A two-time CFDA Award winner, Dutch-born Ronaldus Shamask has had his namesake company since 1998, after dissolving an earlier fashion house founded in 1979. Shamask made his name in the 90s on geometric pieces in innovative fabrics, such as paper-thin leather dresses, unstructured jackets, and tops with a never ending “infinity zipper.” In 2011, after a ten-year absence, he returned to showing at the tents. He will be the subject of an exhibit at the Philadelphia Museum of Art in 2012.
You’ve been designing for decades. Do you have an opinion about the newer generation of designers and how quickly they become stars?
Fashion is so different than art: in the art world, you’re not considered a great artist or taken seriously until your late 40’s and I think fashion is just the opposite. I think it’s exciting to be a young designer nowadays.
You started out as an artist in London. What made you want to become a fashion designer?
I started doing illustrations for the Observer and the Times in London. In 1972 I moved to Buffalo and I thought about what could make me famous over night. I thought maybe fashion could be the art form of the 80s.
Was there anyone who inspired you to move into fashion?
I was doing a project with Betsy Johnson and we were collaborating…I asked her what she does and she said “It’s so simple! It’s like baking a cake: you buy your ingredients and do it.” She never told me how difficult it was, that you have to make sure it rises, it’s the right temperature.
How do you see things have changed? How is the process different for you?
The media has changed. In the past, I was really focused on my clientele and the evolution of the collection, and the fashion shows used to be a distraction. But now the media has become so important and now the fashion shows are huge.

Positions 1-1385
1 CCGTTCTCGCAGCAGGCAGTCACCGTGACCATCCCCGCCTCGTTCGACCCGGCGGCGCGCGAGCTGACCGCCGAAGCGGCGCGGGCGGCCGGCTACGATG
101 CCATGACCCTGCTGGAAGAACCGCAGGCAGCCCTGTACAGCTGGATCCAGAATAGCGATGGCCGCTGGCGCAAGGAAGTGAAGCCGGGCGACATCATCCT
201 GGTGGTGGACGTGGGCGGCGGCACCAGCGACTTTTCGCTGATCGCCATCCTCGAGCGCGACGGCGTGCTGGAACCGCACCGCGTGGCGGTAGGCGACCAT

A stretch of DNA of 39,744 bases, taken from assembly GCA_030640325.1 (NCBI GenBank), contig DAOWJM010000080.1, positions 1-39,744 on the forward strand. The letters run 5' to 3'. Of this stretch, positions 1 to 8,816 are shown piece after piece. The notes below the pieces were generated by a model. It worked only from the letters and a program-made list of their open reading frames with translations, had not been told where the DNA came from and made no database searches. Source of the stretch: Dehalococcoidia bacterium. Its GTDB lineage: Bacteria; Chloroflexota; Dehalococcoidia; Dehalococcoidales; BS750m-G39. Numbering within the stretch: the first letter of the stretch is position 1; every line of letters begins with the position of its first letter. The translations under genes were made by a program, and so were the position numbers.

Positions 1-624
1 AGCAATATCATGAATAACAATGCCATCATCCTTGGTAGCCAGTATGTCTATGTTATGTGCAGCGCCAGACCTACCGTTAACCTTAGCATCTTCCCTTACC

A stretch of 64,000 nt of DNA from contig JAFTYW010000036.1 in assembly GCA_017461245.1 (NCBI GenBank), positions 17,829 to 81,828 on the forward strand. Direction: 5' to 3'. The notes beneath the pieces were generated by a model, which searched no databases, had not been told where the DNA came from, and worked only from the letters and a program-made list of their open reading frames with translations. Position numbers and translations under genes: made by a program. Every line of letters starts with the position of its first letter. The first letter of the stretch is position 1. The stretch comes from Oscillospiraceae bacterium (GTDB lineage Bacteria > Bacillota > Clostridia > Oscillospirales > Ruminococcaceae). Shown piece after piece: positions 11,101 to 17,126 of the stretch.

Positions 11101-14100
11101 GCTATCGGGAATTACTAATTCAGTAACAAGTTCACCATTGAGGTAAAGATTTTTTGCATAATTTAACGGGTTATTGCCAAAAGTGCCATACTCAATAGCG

The fall collection is very rich – how did you transition for the spring?
I had three conceptual groups for the Spring collection. The collection started out with raw silk dipped in gold all very luxurious – from there it became simple structured fabrications with the concept of a Zen spa. The last group became a bit Mondrian meets superwoman. I discovered a sense of humor I didn’t realize I had.
In what way are you hoping to grow the brand?
Typically my customer has been an older sophisticated worldly woman but now younger women have discovered me. The timing is right—it’s a very retro moment and there are so many influences from the 80s and 90s. The press has been amazing in welcoming me back. I’ve been very lucky and been having a lot of fun.
You’re known for your collaborations with artists like Mikhail Baryshnikov and sculptor Michele Oka Doner, If you had to choose an artist to collaborate with in the future, who would it be?
Jennifer Bartlett the painter. Also, the photographer Mitch Epstein, who did a beautiful photograph of pollution. I thought about doing a print on it.
How would you grow the collection?
I would love to do menswear again, as for me it is easier then women’s — I think maybe because I wear the clothes there’s an emotional connection to it.